This is the first in a series of posts which will take an in depth look at some of the most interesting Vesak stamps of Sri Lanka.
The four stamp set issued to commemorate Vesak in 1996 featured four scenes from the Therigàthà which is the ninth book of the Khuddaka Nikaya, which in turn is the fifth part of the Sutta Pitaka, which in turn appears in the first division of the Tipitaka, the sacred scriptures of Buddhism (and boy what a mouthful that was). It has a companion volume, the Theragàthà.
“Thera” is a title given to someone who has been a monk for more than ten years and means “elder”. The equivalent title for a nun is “theri”. The word “gàthà” means “verse”. Considered the earliest corpus of poetry from India composed entirely by women, the Therigàthà consists of 73 poems in which the early nuns recount their struggles and accomplishments along the road to arahatship.
The first stamp features Capa, the daughter of a deertrapper and before we get to the poem, let’s go over her backstory:
Capa’s father being a generous sort, took kindly to a wandering ascetic named Kala one day and started giving him food. When he needed to leave on a hunt, he left instructions for his daughter to look after Kala and give him his regular share of alms. Having returned from the hunt, he was befuddled when his daughter informed him that Kala had turned up to collect his alms on the first day but subsequently, disappeared. The father searched the forest and eventually found Kala, gaunt and starving. When asked what the hell he was doing, Kala confessed that he had fallen madly in love with Capa and would not eat unless she became his wife.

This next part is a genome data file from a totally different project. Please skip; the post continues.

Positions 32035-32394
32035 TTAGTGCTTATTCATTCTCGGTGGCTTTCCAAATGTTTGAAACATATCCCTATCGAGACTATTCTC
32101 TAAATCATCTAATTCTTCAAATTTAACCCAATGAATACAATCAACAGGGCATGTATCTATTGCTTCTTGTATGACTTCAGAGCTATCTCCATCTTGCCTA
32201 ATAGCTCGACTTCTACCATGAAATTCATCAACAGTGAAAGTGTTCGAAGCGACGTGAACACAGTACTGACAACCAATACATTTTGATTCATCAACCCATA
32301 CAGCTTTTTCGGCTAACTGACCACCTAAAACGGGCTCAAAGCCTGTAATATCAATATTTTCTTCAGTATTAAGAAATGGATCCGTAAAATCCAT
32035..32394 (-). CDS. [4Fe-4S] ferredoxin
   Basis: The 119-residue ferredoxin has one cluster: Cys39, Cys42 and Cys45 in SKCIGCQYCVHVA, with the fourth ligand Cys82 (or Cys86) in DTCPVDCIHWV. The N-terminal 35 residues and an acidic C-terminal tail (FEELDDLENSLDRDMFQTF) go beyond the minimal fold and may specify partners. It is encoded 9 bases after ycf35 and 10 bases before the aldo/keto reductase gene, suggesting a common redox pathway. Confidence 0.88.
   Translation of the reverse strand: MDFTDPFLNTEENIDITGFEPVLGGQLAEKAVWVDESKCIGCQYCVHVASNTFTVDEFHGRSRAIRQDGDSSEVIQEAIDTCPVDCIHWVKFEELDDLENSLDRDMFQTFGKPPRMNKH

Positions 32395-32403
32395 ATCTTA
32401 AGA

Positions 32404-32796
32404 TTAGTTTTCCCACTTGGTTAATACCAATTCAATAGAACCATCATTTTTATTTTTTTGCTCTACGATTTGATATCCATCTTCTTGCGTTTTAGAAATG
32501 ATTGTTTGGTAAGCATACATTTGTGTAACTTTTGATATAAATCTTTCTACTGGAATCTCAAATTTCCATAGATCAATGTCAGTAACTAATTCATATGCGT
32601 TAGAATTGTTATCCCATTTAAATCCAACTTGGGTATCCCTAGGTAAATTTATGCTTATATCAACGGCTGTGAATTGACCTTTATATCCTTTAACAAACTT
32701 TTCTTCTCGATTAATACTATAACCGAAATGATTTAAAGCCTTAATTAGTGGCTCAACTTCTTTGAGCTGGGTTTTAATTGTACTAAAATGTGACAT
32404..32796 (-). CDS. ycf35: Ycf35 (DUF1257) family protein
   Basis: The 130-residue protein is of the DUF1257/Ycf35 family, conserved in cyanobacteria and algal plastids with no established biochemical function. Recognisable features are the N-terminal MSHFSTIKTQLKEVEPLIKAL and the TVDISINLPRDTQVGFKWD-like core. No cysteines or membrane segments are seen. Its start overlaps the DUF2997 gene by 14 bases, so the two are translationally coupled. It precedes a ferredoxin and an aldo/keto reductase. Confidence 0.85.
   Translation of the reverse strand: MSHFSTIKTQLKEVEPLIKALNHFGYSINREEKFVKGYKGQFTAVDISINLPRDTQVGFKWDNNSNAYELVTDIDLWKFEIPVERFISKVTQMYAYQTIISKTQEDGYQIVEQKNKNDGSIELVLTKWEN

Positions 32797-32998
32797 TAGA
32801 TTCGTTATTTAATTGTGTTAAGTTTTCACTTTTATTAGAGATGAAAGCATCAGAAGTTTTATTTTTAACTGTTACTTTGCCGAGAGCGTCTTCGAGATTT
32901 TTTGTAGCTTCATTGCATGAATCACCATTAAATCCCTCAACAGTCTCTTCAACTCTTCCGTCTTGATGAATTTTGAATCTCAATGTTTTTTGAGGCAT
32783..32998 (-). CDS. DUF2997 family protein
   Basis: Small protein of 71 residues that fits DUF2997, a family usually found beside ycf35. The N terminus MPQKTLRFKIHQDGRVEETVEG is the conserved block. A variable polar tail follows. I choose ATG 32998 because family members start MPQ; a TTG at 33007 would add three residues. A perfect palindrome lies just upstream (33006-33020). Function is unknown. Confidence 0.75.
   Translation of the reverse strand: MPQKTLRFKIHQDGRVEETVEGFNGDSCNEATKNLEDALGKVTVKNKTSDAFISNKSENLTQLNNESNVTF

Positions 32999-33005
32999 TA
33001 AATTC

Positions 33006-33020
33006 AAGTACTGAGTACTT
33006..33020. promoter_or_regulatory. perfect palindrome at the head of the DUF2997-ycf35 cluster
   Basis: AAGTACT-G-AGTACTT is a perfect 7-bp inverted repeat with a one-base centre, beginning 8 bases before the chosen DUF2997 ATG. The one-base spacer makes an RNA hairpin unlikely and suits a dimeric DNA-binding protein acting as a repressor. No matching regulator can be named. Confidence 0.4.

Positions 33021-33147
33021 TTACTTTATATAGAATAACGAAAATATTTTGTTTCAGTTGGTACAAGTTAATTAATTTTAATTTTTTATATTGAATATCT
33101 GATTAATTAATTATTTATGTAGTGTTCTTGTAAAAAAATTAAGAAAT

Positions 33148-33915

Now this is where your average dad would a) ask the deranged idiot what he was smoking or b) punch him in the face right?
Well, this father obviously thought marrying his daughter off to a nutjob was a great idea and gave his consent on the promise that Kala leave his ascetic ways and learn to hunt. Kala agreed and they soon became man and wife. The couple appears to have been reasonably happy for some time and even had a child together. However, a previous meeting with the Buddha had left its mark on Kala who now wanted to leave his family behind in order to seek him out. The poem focuses on this building tension between husband and wife.
“Once I was an ascetic with a stick in hand.
Now I am a deer hunter
It’s because of my own lust
that I’m in this swamp
and can’t see my way clear
to the other shore.
Capa thinks I love her;